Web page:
In the 1890s, a very privileged handful of students was educated at Osgoode Hall Law School, in classes run by the Law Society of Upper Canada. The school had just five members in its faculty, three of whom had law degrees. Most of the classes seem to have been taught by R.E. Kingsford and P.H. Drayton. Kingsford had an LLB degree. Drayton did not.
Clerking and articling students had to attend Osgoode Hall — the actual hall, at Queen Street and University Avenue in Toronto — for three semesters. They were tested each semester, with exams in common law, property, equity, wills and estates, statute law, real estate law, mercantile law, contracts and torts, criminal law and statutory interpretation.
As a sort of continuing professional development and, likely, to show the bar that the teaching wasn’t being dumbed down, these exams — each consisting of 10 questions on each subject and almost certainly not open-book — were published in the Canada Law Journal.
Parts of the 1890 bar exams were ripped from the headlines.
In torts, there were very few questions on negligence. Most dealt with the idea of contributory negligence, which was hotly debated in Canada and the U.K. British common law had little room for the concept, but courts in America recognized it.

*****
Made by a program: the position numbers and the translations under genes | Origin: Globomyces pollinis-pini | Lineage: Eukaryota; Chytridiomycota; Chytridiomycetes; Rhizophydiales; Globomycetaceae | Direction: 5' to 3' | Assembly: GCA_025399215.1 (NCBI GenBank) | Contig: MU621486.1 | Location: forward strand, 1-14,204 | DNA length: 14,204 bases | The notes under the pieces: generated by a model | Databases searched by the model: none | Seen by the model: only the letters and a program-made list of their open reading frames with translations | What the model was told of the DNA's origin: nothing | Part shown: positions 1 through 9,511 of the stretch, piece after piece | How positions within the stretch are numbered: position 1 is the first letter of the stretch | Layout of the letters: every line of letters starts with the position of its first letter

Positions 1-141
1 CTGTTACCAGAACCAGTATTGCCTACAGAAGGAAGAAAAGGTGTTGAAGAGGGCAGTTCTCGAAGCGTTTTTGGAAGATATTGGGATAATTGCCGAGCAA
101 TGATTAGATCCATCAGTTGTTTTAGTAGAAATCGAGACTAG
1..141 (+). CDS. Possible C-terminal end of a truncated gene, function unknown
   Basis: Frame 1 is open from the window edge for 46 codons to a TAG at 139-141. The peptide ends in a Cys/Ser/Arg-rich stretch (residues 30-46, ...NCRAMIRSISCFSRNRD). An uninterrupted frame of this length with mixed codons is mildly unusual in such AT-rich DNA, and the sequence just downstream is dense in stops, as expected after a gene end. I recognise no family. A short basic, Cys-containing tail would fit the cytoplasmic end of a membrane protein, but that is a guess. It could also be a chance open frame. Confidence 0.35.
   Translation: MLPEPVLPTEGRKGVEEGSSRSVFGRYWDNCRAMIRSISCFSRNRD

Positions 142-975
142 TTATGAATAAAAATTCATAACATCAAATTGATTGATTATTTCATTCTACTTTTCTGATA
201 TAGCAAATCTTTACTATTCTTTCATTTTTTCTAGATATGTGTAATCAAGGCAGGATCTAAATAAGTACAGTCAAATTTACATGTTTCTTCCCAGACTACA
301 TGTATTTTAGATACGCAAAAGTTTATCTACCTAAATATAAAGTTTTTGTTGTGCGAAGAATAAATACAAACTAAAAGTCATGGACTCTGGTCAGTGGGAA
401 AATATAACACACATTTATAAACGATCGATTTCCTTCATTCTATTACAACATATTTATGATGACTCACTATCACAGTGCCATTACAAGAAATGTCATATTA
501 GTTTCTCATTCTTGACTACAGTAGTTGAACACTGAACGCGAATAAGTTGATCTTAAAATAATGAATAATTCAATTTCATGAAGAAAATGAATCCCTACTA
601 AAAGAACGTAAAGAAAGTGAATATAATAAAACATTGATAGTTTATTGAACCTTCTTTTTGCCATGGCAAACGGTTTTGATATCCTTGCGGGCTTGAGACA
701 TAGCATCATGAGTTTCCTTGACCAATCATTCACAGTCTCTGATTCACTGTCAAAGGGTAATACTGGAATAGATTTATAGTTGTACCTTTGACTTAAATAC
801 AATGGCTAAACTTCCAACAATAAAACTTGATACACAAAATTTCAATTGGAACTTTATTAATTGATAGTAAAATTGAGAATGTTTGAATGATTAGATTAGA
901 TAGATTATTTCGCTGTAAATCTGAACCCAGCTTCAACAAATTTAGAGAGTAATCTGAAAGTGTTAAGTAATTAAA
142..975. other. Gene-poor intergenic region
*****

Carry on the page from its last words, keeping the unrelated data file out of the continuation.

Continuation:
A standard scenario used in the exams and law journal articles involved a man leaving a donkey tied in the middle of a busy road, where it was run over by a speeding carriage. In British law, the donkey owner was entirely at fault. In some American jurisdictions, liability was split between parties.
There were far more questions about defamation on the bar exams than questions about the law of negligence.
Libel had made headlines in the past few years. Charles Stewart Parnell, head of the Irish home-rule delegation in Britain’s House of Commons, had sued the London Times, mouthpiece of England’s landed classes, for buying and printing a collection of letters under the headline “Parnellism and Crime.” The letters, connecting Parnell and other respectable politicians with anti-landlord violence in the Irish countryside, were fake.